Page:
Border Patrol union: Shooting suit ruling could harm agents
The U.S. Border Patrol’s union says that an appellate court ruling allowing a foreign national’s family to sue Border Patrol agents could seriously endanger officers, who in the future might hesitate to use deadly force when necessary.
On Monday, the 5th U.S. Circuit Court of Appeals in New Orleans overturned a lower court’s ruling and reinstated a case filed by the family of Sergio Adrian Hernandez Guereca. Hernandez, 15, was killed in 2010 by Jesus Mesa, Jr., a Border Patrol agent patrolling the banks of the Rio Grande in El Paso during what was called a “rock-throwing incident.” Hernandez was on the Mexican side of the international boundary when Mesa fatally shot him from the Texas side.
“We’re concerned, and we think [Monday’s ruling] is going to have a very chilling effect,” said Shawn Moran, vice president at-large and a spokesman for the National Border Patrol Council.
After the shooting, Hernandez’s family sued the federal government, U.S. Customs and Border Protection, the Department of Homeland Security and Mesa, alleging the teen’s civil rights had been violated.
A U.S. district judge dismissed the initial cases because Hernandez was a Mexican national and was on Mexican soil when the shooting occurred. In its decision, the 5th Circuit panel reversed the decision and said the family could file suit under a Fifth Amendment claim. It upheld the dismissals against the U.S. agencies however, because the U.S. “has not waived sovereign immunity for any of the claims asserted against it,” the justices wrote. They also upheld the dismissals against Mesa’s supervisors, who were not “personally responsible for the alleged constitutional violations.”
Moran said he hadn’t spoken with Mesa’s attorneys but hopes the agent’s legal team will ask the U.S. Supreme Court to review the case and dismiss it. He said he fears that when agents come under attack, they will think twice about how to respond, including whether to use deadly force, because they could face a civil suit after doing what they’re trained to do.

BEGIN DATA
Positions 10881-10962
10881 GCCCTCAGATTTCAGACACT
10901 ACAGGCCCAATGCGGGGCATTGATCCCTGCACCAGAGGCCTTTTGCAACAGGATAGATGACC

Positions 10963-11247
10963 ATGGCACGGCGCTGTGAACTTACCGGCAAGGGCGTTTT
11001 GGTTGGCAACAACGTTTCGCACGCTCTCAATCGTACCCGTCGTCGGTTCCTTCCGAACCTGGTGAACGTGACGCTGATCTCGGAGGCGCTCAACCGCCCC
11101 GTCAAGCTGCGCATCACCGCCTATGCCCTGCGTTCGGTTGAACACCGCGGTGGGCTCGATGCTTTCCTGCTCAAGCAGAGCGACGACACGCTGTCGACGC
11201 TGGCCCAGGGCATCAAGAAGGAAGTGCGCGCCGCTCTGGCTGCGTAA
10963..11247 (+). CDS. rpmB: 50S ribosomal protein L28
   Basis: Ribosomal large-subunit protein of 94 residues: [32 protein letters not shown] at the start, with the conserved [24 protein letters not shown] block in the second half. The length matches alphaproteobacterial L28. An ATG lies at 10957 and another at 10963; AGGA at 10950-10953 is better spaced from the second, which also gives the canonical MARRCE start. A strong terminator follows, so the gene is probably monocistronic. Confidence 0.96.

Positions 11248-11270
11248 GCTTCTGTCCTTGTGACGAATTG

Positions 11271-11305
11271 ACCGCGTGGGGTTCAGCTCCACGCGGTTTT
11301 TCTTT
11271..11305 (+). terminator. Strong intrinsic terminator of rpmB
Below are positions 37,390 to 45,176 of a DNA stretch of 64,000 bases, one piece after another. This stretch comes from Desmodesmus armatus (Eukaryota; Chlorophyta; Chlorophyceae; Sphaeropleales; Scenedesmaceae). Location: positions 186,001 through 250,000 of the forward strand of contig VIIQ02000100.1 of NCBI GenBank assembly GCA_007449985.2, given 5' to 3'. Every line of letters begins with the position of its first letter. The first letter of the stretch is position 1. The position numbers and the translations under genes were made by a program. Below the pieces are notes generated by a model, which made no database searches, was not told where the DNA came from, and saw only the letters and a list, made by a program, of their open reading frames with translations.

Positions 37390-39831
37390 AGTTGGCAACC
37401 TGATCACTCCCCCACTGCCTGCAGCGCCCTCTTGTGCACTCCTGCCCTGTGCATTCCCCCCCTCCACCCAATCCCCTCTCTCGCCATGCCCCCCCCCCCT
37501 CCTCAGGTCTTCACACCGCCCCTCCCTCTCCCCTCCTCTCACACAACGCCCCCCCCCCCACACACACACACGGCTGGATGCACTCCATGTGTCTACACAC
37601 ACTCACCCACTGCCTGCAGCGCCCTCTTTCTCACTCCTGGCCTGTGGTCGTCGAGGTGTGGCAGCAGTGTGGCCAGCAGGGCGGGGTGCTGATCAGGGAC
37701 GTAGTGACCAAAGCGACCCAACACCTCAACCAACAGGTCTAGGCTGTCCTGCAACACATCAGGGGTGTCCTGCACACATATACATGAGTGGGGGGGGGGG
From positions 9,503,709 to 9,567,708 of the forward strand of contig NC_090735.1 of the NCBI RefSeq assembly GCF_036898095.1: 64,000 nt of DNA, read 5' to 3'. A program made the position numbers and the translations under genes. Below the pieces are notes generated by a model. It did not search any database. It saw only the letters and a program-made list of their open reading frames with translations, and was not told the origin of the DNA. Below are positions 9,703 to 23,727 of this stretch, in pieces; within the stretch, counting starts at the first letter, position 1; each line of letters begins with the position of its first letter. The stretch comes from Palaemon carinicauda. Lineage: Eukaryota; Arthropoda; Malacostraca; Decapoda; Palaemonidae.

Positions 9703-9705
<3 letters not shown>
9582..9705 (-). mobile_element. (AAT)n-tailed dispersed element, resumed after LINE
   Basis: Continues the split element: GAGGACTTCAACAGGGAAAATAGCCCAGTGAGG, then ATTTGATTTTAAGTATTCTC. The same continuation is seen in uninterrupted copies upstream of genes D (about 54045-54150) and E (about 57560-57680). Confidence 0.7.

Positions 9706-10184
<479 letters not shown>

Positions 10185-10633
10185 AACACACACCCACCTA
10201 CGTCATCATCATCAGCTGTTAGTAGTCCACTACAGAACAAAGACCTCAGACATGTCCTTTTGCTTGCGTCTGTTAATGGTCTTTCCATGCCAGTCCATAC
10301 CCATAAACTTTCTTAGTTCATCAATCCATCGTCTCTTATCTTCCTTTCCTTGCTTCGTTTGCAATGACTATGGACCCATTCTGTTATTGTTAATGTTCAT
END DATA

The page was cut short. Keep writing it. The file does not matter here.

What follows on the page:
“I don’t want to see any more dead Border Patrol agents,” Moran said.
The American Civil Liberties Union of Texas hailed Monday’s decision as justice that should help keep an overzealous law enforcement agency in check.
“Today the Fifth Circuit helped ensure that [Customs and Border Patrol] agents are held accountable for shocking and outrageous abuse, even when their victims aren’t inside the U.S.,” Adriana Piñon, an ACLU of Texas staff attorney said in a statement.
“Since 2010, CBP agents killed six Mexican nationals who were standing near the Mexico side of the U.S-Mexico border and CBP has taken no steps to hold the agents accountable. The Fifth Circuit clearly signaled that Border Patrol cannot operate with impunity.”
Hernandez and his friends were playing a game where the youths would run across a culvert and touch the fence separating the two nations, according to “factual allegations” asserted in the justices’ opinion.
“As they were playing, United States Border Patrol Agent Jesus Mesa, Jr. arrived on the scene and detained one of Hernandez’s friends, causing Hernandez to retreat ‘beneath the pillars of the Paso del Norte Bridge, in Mexico to observe,” they wrote. “Agent Mesa, still standing in the United States, then fired at least two shots at Hernandez, one of which struck him in the face and killed him.”
The shooting occurred when Ciudad Juárez was in the throes of a drug war that claimed thousands of lives in the border city and fueled worries of spillover violence into Texas. Hernandez was rumored to be involved with human smuggling, according to a CNN report. His family immediately denied the allegations, saying he was a good son who was merely playing a game with his friends.
A cellphone video of the incident also cast doubts that the agent was surrounded and being pelted with rocks, though the video shows several people running from Mesa after he approached them on his bicycle.
The ruling comes after a directive issued in March that stated agents should avoid shooting at vehicles merely fleeing the scene of an alleged crime and asked them to consider alternatives to drawing and firing their weapons when “projectiles” are thrown at agents, including rocks.
Like the directive, Moran said the ruling was another indication that it for the past year, it has been “open season on Border Patrol agents.”
“Everyone seems to have an opinion on how we do our jobs,” he said.